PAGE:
What causes copper wires to turn green or black in an electric panel?

Saturday, June 16, 2018

Both colors are caused by oxidation as the copper reacts to elements in the environment. The green oxidation is commonly seen when pool chlorine is stored in the same room with electrical equipment and minimal ventilation, producing copper sulfide or hydrated copper sulfate. The example above is a close-up of a service lug at an electric panel in a pool equipment room with stored pool chemicals. 

    Normal oxidation darkens copper gradually over years, and this is observable in copper water pipes as they age. But overheated copper wires will form a dark-gray-to-black oxidation patina on the exposed wire surfaces, similar to what happens to an overheated copper pan on a stove. The overheating can be caused by excessive current in the wires or a lightning strike, and it will usually be accompanied by melted or discolored insulation near wire connections.

    High moisture level in the air, combined with water intrusion in the panel box can also cause an uneven green patina on exposed copper wiring over time. Older service panels for mobile homes, the kind that are mounted on a post next to the home and have accumulated rust-through holes and open knockouts, are where we see it most often. 

    Recent incidents here in the The Villages, Florida, where recharging a bank of golf cart batteries in a small garage releases hydrogen and hydrogen sulfide into the air that sets off a carbon monoxide alarm (they are also sensitive to high levels of hydrogen) and sends the fire department racing to the home, is another example of an environmental contaminant that will blacken nearby copper wires. 

   The defective “Chinese” drywall that was imported during the height of the building boom around 2006 is one more source of blackened copper. It gives off a distinct sulfurous smell, which is a secondary indicator that defective drywall is causing the problem.

     Then there is also the blackened copper at wire connections to breakers that is caused by someone obsessively adding a thin coating of black anti-oxidant paste to all the breaker connections, even though only required for aluminum wire. Look closely for this one. 

    And sometimes, unfortunately, it will just be a mystery. The hydrogen sulfide in a sewer gas leak in the area of the wires is an example of a possible cause that would not be discernible if it was a one-time event long ago. Luckily, copper oxide is still a good conductor, unlike aluminum oxide, which is not.

• • • • • • • • • • • • • • • • • • • • • • • • • • •

Here’s links to a collection of our other blog posts about ELECTRICAL WIRING:

Which house appliances need a dedicated electrical circuit?

Can a short circuit cause a high electric bill?

What is the maximum spacing requirement for securing NM-cable (nonmetallic-sheathed cable)?

Is it alright to just put wire nuts on the end of unused or abandoned NM-cable or wiring?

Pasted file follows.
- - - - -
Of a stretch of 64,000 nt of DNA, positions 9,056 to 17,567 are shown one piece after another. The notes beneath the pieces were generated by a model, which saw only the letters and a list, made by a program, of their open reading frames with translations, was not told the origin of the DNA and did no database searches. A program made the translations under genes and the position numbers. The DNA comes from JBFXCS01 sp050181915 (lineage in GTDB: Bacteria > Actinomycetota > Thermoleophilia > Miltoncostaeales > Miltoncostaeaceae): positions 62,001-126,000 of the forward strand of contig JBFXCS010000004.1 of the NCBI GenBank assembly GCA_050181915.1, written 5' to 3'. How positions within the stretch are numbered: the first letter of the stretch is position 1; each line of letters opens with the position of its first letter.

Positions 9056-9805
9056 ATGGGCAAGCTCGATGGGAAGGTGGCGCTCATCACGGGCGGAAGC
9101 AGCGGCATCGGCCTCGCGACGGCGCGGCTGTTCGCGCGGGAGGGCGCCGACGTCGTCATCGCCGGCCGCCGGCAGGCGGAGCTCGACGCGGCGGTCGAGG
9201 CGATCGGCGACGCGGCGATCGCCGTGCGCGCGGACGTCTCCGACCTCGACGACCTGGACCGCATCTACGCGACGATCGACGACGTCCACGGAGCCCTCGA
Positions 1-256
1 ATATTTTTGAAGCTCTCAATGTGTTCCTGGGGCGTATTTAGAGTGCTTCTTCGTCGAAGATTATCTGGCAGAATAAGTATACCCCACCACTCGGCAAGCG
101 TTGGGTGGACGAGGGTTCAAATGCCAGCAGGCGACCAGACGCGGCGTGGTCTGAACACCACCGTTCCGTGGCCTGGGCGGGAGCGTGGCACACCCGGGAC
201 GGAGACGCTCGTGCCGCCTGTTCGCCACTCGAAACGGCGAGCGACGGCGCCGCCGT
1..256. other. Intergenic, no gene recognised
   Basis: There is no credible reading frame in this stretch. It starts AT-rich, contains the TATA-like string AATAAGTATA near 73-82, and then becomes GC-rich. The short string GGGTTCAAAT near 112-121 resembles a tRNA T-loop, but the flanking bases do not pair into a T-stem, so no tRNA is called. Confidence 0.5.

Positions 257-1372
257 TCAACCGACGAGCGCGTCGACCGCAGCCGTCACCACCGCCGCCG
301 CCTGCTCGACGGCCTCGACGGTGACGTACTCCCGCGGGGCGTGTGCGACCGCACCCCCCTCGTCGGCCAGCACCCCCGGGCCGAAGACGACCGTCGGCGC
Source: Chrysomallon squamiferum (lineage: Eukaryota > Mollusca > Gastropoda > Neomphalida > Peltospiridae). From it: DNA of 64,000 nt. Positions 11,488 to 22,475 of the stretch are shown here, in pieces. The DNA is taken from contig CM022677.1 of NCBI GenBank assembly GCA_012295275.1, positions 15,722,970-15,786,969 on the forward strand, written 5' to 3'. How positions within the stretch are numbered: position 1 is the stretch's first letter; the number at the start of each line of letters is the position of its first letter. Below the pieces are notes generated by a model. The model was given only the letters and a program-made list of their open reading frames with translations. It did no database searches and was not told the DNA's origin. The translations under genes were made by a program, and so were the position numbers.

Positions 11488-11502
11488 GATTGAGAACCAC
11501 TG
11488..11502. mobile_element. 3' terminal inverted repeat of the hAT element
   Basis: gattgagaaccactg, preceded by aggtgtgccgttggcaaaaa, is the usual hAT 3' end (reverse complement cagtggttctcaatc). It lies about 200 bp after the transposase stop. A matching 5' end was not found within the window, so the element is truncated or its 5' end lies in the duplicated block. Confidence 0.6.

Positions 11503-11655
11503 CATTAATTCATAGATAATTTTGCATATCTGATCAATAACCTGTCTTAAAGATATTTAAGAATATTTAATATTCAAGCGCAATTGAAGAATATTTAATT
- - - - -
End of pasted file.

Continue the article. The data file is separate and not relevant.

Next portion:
What causes copper wires to turn green or black in an electric panel?  

What are typical aluminum service entrance wire/cable sizes for the electrical service to a house?

Why is it unsafe to bond neutral and ground wiring at subpanels?

Should I get a lightning rod system to protect my house?

Why is a strain relief clamp necessary for the cord connection to some electric appliances?  

Does a wire nut connection need to be wrapped with electrical tape?

What is the minimum clearance of overhead electric service drop wires above a house roof?

What are the requirements for NM-cables entering an electric panel box?

What is the color code for NM cable (Romex®) sheathing?

Why is undersize electric wiring in a house dangerous? 

What causes flickering or blinking lights in a house?

Why are old electrical components not always "grandfathered" as acceptable by home inspectors?

How can I find out the size of the electric service to a house?

Can old electrical wiring go bad inside a wall? 

What is an open electrical splice?

What are the most common electrical defects found in a home inspection? 

What is the life expectancy of electrical wiring in a house? 

What is an "open junction box"? 

How dangerous is old electrical wiring? 

What is a ground wire? 

I heard that aluminum wiring is bad. How do you check for aluminum wiring?  

    Visit our ELECTRICAL page for other related blog posts on this subject, or go to the INDEX for a complete listing of all our articles.

How To Look At A House

McGarry and Madsen's home inspection blog for buyers of  

site-built, mobile/manfuactued and modular homes

(placeholder)

Search

This

Site

Search

This

Site

Attics

Air Conditioner & Furnace Age

AFCI, CAFCI, DFCI, & GFCI

Bathrooms

Aging in Place

Appliances

Click Below  

for Links to Collections

of Blog Posts

by Subject

Cracks

Doors and Windows

Electrical

Energy Efficiency

Fireplaces and Chimneys

Heating and Air Conditioning

Home Inspection

Hurricane Resistance

Electric Receptacle Outlets

Electric Panels

Garages and Carports

Common Problems

Exterior Walls & Structures

Insulation

Insurance

Life Expectancy

Mobile/Manufactured Homes

Older and Historic Houses

Mold, Lead & Other Contaminants

Modular Homes

Metal Roofs

Plumbing

Radon

Pool and Spa

Roof and Attic

Remodeling

Safety

Site

"Should I Buy A..."

Stairs

Termites, Wood Rot & Pests

Structure and Rooms

Wells

Water Heaters

Water Heater Age

Septic Tank Systems

Plumbing Pipes

Sinkholes

When It First Became Code

Park Model Homes

Shingle Roofs

Stucco

Wind Mitigation Form

"Does A Home

Inspector...?"

"What Is The Difference Between..."

Brick

Concrete and Concrete Block

Foundations

4-Point Inspections

Rain Gutters

Condominiums

Crawl Spaces

Building Permits

Clay Soil

Floors

Toilets

Generators

HUD-Code for Mobile Homes

Flat Roofs

Sprinkler Systems

4-Point Inspections

Frequently Asked Questions (FAQ)

Building Codes

Inspector Licensing

& Standards